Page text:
When Sarah Norsica walks into the gym with her chiselled abs and highly toned body there are few people who do not stop and stare. Yet, while this petite brunette, who is also a personal trainer, is clearly no stranger to a stringent fitness programme, most people are unaware of the amount of time and dedication that goes into being a fitness model.
“I can maintain a 7.5% body fat ratio, but its hard work. Often when people meet me for the first time they comment on how ‘lucky’ I am to look like this – but there’s no luck involved, just lots of hard work and sacrifice. There are many days I don’t feel like training or eating steamed fish. I love my food,” she says.
And considering most slim women have about a 20% body-fat ratio, that’s no mean feat. However, she is quick to point out that she has been doing this for a while and – and it has taken her years of experimentation to find the balance that works for her.
At the moment Sarah is ‘out of season’, which means that she is taking a break from her regular gruelling training schedule and has relaxed her ‘in-season’ diet. This, she says, is her personal choice as she prefers to train for a maximum of only two competitions a year.
How she trains
Looking at Sarah, it’s clear she is comfortable in the weights section of the gym, while still appearing decidedly feminine and elegant –a balance not many fitness models manage to achieve, and something most women feel is near impossible.
“There is nothing better than walking into the weights section and feeling confident among the men – knowing that you know your way around. I wish more women felt this way. So many women tell me they want to ‘tone’ and yet are scared of lifting weights, even though the only way to look ’toned’is to build muscle,” she explains.
Her training schedule in the lead-up to a competition is rather gruelling and usually includes two workouts a day. It looks something like this:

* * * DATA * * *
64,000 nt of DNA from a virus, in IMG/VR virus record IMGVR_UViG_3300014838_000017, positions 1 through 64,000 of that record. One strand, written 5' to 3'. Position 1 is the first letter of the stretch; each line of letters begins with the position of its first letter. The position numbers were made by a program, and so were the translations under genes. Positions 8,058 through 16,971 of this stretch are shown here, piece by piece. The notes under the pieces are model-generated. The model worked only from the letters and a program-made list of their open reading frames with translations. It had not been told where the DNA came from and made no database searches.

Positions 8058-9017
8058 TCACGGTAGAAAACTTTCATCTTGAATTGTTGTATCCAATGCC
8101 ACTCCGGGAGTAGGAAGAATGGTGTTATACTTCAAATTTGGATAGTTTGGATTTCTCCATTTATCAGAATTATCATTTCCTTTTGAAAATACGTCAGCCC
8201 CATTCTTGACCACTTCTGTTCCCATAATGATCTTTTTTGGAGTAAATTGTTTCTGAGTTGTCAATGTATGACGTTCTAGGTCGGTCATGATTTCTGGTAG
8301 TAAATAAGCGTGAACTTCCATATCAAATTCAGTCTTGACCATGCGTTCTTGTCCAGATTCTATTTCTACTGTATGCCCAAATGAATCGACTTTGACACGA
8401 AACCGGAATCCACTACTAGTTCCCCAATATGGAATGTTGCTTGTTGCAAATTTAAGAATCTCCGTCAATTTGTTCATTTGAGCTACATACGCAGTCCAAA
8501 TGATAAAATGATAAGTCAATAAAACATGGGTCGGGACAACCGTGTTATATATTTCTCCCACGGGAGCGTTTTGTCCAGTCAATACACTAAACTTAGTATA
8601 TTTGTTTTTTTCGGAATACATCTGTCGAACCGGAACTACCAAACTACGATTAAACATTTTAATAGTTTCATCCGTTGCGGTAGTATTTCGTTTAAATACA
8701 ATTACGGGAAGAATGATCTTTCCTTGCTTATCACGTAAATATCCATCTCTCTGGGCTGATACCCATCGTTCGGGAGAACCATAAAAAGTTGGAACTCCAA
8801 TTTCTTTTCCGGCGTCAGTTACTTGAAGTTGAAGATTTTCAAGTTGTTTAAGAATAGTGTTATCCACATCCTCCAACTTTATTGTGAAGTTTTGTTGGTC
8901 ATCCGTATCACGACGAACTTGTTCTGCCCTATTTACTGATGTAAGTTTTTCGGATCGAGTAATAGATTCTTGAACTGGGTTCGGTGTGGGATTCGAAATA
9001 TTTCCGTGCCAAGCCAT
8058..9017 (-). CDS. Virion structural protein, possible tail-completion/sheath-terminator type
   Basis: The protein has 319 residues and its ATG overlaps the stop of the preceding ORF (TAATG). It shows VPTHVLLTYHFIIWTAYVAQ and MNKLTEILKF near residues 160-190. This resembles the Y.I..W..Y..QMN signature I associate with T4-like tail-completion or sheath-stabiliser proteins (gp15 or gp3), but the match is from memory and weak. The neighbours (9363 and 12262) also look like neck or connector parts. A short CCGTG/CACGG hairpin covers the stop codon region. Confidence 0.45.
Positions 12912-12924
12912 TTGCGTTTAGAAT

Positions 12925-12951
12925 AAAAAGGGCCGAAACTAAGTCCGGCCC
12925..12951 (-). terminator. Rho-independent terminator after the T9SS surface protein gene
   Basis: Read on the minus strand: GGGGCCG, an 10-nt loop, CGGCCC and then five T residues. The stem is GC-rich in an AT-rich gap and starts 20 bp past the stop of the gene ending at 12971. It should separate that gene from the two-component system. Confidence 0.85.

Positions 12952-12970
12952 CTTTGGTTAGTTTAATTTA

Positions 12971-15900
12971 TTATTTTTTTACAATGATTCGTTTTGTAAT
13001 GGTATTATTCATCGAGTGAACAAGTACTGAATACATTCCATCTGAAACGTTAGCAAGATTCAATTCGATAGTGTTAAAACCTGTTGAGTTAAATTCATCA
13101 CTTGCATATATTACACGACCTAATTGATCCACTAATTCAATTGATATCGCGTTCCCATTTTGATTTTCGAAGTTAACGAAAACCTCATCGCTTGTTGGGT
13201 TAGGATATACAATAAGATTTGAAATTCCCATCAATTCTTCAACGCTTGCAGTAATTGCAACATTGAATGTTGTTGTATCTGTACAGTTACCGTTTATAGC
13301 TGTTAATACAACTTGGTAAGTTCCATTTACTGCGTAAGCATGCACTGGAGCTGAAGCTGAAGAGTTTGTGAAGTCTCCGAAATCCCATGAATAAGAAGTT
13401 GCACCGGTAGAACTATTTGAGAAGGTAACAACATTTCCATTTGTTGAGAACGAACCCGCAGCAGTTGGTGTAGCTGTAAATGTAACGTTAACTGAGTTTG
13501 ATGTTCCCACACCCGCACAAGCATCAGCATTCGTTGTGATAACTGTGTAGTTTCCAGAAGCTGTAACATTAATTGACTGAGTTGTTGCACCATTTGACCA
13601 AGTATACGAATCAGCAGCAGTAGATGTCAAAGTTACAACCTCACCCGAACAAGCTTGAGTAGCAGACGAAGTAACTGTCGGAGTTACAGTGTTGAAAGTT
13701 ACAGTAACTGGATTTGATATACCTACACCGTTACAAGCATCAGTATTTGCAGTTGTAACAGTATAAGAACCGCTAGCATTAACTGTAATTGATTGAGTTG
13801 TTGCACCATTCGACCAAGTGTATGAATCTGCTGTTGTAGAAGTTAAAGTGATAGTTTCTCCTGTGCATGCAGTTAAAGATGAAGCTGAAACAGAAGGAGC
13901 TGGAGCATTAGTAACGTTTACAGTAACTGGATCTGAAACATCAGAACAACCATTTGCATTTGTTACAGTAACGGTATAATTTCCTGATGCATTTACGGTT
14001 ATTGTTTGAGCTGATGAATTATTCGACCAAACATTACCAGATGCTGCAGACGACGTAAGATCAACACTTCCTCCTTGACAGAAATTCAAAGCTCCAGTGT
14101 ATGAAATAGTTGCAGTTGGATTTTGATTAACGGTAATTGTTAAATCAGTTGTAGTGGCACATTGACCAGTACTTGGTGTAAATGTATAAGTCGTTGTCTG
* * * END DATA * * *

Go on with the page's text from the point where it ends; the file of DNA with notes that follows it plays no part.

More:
Monday morning: run 6 - 10km
afternoon: leg workout – such as power squats, and glutes and hamstring workout
Tuesday morning: shoulders and triceps
afternoon: interval stepping for 30-40 minutes
Wednesday morning: cardio and abdominal work – often including up to 500 burpees
Thursday morning: 6 -10km run
afternoon: back and biceps workout
Friday morning: a long run
Sunday: fun cardio like a hike up the mountain
How she eats
The strict diet that goes hand-in-hand with looking as great as Sarah does when she steps up on stage to compete is not for the faint-hearted, and speaks volumes about the dedication required to compete seriously in this sport – especially for a self-confessed chocaholic like Sarah.
“Generally my diet is quite clean, and in the weeks leading up to competition it is very bland and boring, consisting mostly of steamed fish, chicken and vegetables. But I do believe in cheat meals and I think they’re actually necessary to spark the metabolism.
“One thing I have learned though is never
to tell people you’re on a diet; that’s just looking for trouble. Nobody
notices if you quietly make your own food choices,” she says.
An average day of eating during the weeks leading up to a competition can look like this:
Breakfast: a whey protein shake with water, fruit and a fat-free yoghurt
Lunch: lean protein such as chicken with a bit of cheese or avo and a huge salad
Supper: lean protein such as fish or chicken with salad or steamed vegetables
Snacks include lean proteins and salads/vegetables and lots of water in between.
Advice for aspiring fitness models
Given the strict eating and training regime that’s required if you want to be a fitness model, it’s not surprising that there are only a few who make it to the top. It’s a very demanding and unforgiving lifestyle, and therefore Sarah advises that you don’t take the decision to become a fitness model lightly.
“A fitness model is a lot more muscular and well-developed than a bikini model, but less developed than a female bodybuilder. Which means it takes a lot of effort to look like this and is also one of the reasons I only enter one or two competitions a year. It is an extreme lifestyle, but I love it,” she says.
The first step she advises anyone who wants to become a fitness model to take, is to find a good nutritionist – preferably one who has been on stage themselves, Sarah says, as they will understand the demands and requirements of this sport.
Secondly, Sarah says, anyone who is looking to step up on stage needs to say a firm no to steroids.
“I am dead against steroids. Everything I have achieved has been thanks to training and hard work and I have beaten girls who have used steroids hands down. Don’t do it. Just diet hard and train even harder!”
For more inspiration from Sarah you can
follow her on Facebook or e-mail her for more details on the kind of training
she offers at firstname.lastname@example.org.